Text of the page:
Meet a Participant: Sara Nasab
Interdisciplinary student discovers passion of mathematics
If you had met Sara Nasab as an undergraduate student, you may not have guessed that she would one day pursue a doctoral degree in mathematics. Interested in nearly every subject, Nasab completed pre-medical school requirements, majored in Spanish and conducted a senior thesis in art history during her college years.
Despite her extensive interdisciplinary background, Nasab felt she was missing a problem-solving element in her education. Recalling her love for math in high school, Nasab decided to pursue a master’s degree in mathematics, where she rediscovered her passion and solidified her career path.
Now a doctoral student of applied mathematics at the University of California, Santa Cruz, Nasab has sought to expand her academic repertoire even further with hands-on experience outside of academia. Discovering the perfect opportunity, Nasab applied to the National Science Foundation’s (NSF) Mathematical Sciences Graduate Internship (MSGI) Program.
The NSF MSGI program offers research opportunities for mathematical sciences doctoral students to participate in internships at national laboratories, industries and other facilities. NSF MSGI seeks to provide hands-on experience for the use of mathematics in a nonacademic setting.
Nasab participated in a project at Lawrence Berkeley National Laboratory (LBNL), Berkeley, California, in the Center for Computational Sciences and Engineering Group. There, Nasab began to conduct research in cloud and related particle dynamics under the mentorship of Andrew Myers, Ph.D.
For the project, Nasab sought to include point particles using LBNL’s AMReX particle libraries to her already existing fluid code. Incorporating such a fine detail into a model, however, is not an easy task. The majority of Nasab’s 10-week internship was spent building this particle-fluid code, which involved intensive programming. Nevertheless by the end of the program, Nasab and her mentor were able to successfully incorporate the particles, creating the basis of a full hybrid particle-fluid code.
Nasab seeks to understand the physical processes that droplets experience while in a cloud. With the particle-fluid code completed, the next steps are to add processes such as condensational growth and droplet-droplet collisions.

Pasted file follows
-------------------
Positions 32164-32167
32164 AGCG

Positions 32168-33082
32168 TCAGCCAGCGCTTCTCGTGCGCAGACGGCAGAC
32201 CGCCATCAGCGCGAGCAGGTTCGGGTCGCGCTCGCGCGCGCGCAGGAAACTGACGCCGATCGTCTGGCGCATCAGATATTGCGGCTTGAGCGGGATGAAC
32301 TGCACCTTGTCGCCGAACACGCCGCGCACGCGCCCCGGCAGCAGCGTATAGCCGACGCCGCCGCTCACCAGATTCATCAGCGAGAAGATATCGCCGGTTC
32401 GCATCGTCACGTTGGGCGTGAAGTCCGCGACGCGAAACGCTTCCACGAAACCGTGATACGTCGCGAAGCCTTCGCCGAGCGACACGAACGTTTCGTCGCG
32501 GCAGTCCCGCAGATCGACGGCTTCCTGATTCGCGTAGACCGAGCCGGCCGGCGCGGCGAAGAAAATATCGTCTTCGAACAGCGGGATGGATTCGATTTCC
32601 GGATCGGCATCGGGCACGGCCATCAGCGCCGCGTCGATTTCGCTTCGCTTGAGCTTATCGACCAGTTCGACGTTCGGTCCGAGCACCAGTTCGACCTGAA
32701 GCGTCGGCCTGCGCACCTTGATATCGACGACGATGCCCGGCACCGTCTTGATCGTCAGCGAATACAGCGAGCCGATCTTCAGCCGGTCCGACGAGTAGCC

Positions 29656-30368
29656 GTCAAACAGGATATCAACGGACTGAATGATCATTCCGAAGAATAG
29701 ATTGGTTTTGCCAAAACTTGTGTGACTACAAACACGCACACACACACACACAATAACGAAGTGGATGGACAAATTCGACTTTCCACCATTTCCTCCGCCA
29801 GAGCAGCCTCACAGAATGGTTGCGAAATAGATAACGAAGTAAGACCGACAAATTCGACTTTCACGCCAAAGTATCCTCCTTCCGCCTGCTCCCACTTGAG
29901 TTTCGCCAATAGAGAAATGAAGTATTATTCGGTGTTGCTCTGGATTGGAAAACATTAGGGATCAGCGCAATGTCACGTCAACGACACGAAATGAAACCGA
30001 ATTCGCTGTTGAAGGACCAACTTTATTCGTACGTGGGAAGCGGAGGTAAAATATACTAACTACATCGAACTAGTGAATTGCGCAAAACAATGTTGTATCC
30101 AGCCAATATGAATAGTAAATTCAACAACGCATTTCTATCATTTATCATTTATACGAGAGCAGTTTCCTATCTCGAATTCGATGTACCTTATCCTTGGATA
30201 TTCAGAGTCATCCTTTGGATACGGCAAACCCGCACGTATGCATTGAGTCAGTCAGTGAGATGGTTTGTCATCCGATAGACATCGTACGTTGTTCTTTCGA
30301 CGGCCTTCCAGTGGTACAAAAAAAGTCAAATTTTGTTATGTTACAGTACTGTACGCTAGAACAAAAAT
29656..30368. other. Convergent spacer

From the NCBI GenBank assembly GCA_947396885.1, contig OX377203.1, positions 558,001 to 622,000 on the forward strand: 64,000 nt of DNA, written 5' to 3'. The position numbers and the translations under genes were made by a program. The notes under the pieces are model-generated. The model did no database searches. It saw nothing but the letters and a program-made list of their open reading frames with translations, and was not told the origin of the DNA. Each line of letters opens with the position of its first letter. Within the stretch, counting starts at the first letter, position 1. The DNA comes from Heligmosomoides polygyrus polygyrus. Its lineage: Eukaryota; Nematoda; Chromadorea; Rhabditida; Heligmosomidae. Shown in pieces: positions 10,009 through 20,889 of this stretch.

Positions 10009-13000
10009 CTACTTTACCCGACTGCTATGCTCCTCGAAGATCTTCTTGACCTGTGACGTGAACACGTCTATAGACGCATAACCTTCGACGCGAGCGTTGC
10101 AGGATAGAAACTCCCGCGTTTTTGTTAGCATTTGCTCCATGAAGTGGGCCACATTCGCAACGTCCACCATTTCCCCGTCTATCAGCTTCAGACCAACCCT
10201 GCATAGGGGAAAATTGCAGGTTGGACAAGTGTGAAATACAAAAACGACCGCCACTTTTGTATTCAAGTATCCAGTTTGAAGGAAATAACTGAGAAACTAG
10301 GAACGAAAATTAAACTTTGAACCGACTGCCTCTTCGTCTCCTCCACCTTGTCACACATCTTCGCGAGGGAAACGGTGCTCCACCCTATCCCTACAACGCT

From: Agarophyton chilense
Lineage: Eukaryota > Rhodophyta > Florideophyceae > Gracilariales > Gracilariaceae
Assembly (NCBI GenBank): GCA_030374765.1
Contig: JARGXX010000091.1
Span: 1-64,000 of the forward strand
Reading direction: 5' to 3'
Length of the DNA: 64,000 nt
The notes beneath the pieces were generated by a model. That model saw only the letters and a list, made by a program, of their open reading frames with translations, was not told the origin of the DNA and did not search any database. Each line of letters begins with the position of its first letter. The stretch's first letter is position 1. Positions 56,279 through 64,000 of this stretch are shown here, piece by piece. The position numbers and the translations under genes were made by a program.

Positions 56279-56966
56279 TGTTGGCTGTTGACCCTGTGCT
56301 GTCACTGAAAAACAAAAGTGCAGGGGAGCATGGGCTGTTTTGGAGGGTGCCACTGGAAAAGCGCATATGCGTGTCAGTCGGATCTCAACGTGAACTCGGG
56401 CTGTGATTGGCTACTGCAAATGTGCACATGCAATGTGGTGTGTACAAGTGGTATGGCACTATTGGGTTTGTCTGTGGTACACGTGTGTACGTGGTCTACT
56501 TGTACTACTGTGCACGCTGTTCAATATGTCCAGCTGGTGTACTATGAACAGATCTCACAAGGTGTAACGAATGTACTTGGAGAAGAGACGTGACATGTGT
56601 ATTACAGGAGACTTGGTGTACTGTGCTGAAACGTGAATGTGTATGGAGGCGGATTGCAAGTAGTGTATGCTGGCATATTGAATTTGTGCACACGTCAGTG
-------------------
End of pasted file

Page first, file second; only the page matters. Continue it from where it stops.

The need for cloud modeling is vital for weather prediction. Weather forecasts can be difficult to create accurately because of a limited understanding of rain formation. By studying how droplets grow and form in clouds on a small scale, forecasters can improve their knowledge of larger cloud processes and dynamics, such as rain formation and precipitation efficiency. Nasab’s research findings represent a significant step toward improving accuracy of cloud models, leading to improved forecasting tools.
Nasab recognized that she has had a relatively nontraditional background compared to other NSF MSGI interns. She credits her interdisciplinary background as part of her success as well as affirmation of her passion for science, technology, engineering and mathematics (STEM). Likewise, the NSF MSGI Program has had a significant impact on Nasab and her career goals.
“This was one of the most eye-opening experiences in my Ph.D. career,” Nasab said. “It gave me a glimpse of what day-to-day life is like at a research lab, along with widening my circle of collaborative professionals.”
Nasab returned to UC Santa Cruz to continue her doctoral degree. She and her mentor plan to publish the results of their research. She hopes to continue the collaborative relationships she gained at LBNL. “I enjoyed [the program] so much that I hope to return next year, and ultimately continue my career here [LBNL] after I graduate,” Nasab said.
The NSF MSGI Program is funded by NSF and administered through the U.S. Department of Energy’s (DOE) Oak Ridge Institute for Science and Education (ORISE). ORISE is managed for DOE by ORAU.